This is likely the end of the hiking cycle for the European Central Bank (ECB). We expect the deposit rate to remain at 4%, and markets are now only pricing a cumulative five basis points (bps) worth of hikes for the rest of the year.
According to the September ECB staff projections, “growth is projected to stagnate in the third quarter of 2023 and remain subdued in the fourth quarter.” We believe the ECB now perceives that current interest rates are consistent with meeting its inflation goal. The ECB lowered its inflation estimate for 2025 and stated that “interest rates have reached levels that, maintained for a sufficiently long duration, will make a substantial contribution to the timely return of inflation to the target.” Yet ECB voting members have been noncommittal on whether this marks the “plateau” for interest rates. Maintaining hiking optionality is pragmatic for the central bank, in our view, as the risks of upside surprises in inflation data remain.
We see compelling opportunities in government bonds as yields are close to peak levels. Current market pricing indicates a “soft landing” economic scenario, but as we expect growth to disappoint, we are biased to add to sovereign positions and duration.
Corporate spreads have tightened year to date, but we are loath to chase this rally as higher financing costs are impairing corporate fundamentals. We remain cautious and maintain our Underweight in European credit with a preference for investment-grade over high-yield credit.
Our base case is that the Bank of England (BoE) maintains the Bank Rate at 5.25%, marking the terminal rate for this hiking cycle. Future inflation data could present a risk to that view. According to the latest BoE guidance, additional hikes may be warranted if there are “more persistent inflation pressures.” RBC is forecasting inflation at 4.9% by year-end. A higher number may force the BoE’s hand, and with inflation so far off the 2% target, we do not expect rate cuts until next year.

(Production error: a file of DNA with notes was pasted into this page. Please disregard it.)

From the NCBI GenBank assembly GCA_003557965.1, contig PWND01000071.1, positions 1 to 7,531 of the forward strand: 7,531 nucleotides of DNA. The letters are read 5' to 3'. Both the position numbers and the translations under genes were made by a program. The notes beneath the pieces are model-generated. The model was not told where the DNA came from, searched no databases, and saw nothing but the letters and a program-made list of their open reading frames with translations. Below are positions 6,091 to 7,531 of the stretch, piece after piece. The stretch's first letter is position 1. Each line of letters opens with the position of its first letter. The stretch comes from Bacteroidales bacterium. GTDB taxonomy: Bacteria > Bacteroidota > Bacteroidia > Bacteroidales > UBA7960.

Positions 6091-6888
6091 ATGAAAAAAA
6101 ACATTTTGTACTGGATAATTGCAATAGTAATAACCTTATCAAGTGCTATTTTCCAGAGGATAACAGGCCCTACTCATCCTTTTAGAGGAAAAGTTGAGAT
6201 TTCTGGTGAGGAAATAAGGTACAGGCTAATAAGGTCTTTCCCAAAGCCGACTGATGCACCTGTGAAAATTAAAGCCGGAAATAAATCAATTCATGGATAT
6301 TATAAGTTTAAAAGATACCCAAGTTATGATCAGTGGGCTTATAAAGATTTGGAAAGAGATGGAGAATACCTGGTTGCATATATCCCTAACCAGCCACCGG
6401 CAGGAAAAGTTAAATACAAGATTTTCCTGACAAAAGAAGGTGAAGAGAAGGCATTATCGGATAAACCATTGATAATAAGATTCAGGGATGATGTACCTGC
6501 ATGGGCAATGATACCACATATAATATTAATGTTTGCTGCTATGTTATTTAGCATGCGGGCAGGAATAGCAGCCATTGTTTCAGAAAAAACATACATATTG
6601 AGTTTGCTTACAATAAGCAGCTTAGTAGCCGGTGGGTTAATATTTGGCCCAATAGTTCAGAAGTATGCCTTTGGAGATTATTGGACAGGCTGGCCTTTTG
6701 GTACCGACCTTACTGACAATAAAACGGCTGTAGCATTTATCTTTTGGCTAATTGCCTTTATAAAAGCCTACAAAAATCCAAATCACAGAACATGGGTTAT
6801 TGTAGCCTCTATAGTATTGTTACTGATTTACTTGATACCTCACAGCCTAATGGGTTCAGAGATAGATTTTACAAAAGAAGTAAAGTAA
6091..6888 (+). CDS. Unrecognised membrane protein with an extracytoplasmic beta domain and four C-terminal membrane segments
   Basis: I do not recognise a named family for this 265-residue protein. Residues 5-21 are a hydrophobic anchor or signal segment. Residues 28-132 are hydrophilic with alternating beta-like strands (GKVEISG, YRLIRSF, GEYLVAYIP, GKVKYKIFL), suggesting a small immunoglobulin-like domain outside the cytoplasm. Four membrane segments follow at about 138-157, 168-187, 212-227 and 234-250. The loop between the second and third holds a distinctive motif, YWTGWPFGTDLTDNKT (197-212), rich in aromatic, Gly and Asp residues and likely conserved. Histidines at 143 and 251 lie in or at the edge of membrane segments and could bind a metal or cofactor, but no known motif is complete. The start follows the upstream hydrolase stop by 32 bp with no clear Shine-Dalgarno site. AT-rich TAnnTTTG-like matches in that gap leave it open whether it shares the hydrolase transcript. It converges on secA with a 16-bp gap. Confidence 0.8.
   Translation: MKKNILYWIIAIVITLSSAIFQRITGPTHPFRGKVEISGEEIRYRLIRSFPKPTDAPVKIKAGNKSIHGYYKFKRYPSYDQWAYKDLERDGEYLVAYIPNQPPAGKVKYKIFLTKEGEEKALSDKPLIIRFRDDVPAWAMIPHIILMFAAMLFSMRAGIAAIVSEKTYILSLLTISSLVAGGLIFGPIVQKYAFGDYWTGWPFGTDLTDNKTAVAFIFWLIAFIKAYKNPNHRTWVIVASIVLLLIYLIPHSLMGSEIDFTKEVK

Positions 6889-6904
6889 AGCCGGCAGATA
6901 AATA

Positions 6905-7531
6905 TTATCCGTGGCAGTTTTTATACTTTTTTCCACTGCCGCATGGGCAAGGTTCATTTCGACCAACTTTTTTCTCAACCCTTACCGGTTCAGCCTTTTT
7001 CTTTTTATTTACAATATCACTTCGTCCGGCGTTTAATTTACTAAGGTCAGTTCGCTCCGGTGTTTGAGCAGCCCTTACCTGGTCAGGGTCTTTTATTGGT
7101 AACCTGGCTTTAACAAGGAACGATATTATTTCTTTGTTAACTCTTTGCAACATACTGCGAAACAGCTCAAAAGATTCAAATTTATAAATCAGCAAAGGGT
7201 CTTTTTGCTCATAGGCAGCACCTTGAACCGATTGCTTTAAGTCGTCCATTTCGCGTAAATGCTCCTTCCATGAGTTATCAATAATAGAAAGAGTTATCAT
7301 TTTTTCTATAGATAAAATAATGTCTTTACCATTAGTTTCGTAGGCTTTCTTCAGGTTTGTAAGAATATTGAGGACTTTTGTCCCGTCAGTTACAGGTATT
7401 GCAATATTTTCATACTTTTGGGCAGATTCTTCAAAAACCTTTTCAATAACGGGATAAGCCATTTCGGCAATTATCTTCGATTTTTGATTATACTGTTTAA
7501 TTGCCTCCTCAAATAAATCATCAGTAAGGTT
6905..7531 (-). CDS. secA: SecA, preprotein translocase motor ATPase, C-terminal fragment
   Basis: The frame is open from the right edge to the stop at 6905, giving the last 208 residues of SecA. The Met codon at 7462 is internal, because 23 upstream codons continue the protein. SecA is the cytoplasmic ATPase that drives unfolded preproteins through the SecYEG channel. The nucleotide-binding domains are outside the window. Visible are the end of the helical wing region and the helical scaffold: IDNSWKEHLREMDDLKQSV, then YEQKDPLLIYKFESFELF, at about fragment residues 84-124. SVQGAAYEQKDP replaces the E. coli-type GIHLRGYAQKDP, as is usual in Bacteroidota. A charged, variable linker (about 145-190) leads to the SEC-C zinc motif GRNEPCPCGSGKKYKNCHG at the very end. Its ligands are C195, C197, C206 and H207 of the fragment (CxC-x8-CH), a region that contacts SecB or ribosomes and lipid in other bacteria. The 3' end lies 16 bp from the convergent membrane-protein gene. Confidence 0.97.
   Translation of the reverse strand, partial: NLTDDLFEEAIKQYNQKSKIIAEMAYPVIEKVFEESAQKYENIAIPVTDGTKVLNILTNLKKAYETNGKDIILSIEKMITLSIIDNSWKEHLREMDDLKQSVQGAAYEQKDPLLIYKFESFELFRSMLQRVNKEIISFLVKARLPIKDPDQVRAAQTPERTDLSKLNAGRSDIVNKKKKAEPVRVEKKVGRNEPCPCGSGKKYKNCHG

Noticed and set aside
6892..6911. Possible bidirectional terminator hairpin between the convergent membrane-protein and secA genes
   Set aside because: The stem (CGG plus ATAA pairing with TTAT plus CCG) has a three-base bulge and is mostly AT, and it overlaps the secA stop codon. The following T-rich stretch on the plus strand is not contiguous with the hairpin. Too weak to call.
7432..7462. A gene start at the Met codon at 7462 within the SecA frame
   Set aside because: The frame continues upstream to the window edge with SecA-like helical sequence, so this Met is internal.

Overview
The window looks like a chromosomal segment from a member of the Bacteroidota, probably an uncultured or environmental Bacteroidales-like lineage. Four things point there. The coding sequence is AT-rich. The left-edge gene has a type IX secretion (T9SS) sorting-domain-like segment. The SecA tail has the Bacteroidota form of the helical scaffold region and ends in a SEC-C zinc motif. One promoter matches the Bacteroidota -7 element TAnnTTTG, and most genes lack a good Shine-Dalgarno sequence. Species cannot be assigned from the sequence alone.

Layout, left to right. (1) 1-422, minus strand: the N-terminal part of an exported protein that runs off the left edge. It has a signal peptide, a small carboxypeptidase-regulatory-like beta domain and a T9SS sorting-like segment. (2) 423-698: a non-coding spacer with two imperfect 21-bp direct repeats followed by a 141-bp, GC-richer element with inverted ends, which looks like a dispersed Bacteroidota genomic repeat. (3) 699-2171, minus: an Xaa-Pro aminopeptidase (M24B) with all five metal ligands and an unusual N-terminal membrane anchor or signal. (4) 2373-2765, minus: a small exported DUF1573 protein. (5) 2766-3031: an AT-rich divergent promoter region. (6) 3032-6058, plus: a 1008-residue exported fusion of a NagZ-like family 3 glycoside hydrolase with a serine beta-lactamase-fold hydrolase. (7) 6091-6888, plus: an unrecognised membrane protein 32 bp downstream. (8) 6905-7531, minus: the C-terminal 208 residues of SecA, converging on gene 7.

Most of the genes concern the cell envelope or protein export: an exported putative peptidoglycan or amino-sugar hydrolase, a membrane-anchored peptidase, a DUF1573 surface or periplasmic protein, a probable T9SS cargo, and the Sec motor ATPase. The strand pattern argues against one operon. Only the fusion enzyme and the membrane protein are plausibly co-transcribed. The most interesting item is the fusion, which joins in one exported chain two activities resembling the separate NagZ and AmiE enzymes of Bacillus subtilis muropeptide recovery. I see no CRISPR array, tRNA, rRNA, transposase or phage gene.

The central bank has stepped up the pace of its balance sheet reduction in a process known as quantitative tightening (QT) to £100 billion from £80 billion. The £100 billion total is dominated by an increase in Gilts maturing, with the balance from Gilt sales over the next 12 months. The increase in long-end Gilt supply has been well flagged and yields have trended higher. We maintain a neutral position in Gilts given the recent rally, and we see the August peak levels as attractive entry points to increase allocations.
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Similar to Europe, corporate fundamentals have deteriorated due to tighter financing conditions. Moreover, spreads have narrowed as a result of no further active BoE corporate bond sales as part of the QT process. While yields are near five-year highs, the compensation for risk present in current spreads is at historical averages. Therefore, we prefer to remain Underweight credit as we think sterling corporate spreads have further room to widen, leading to potential underperformance.
Rufaro Chiriseri is the head of fixed income for the British Isles at RBC Wealth Management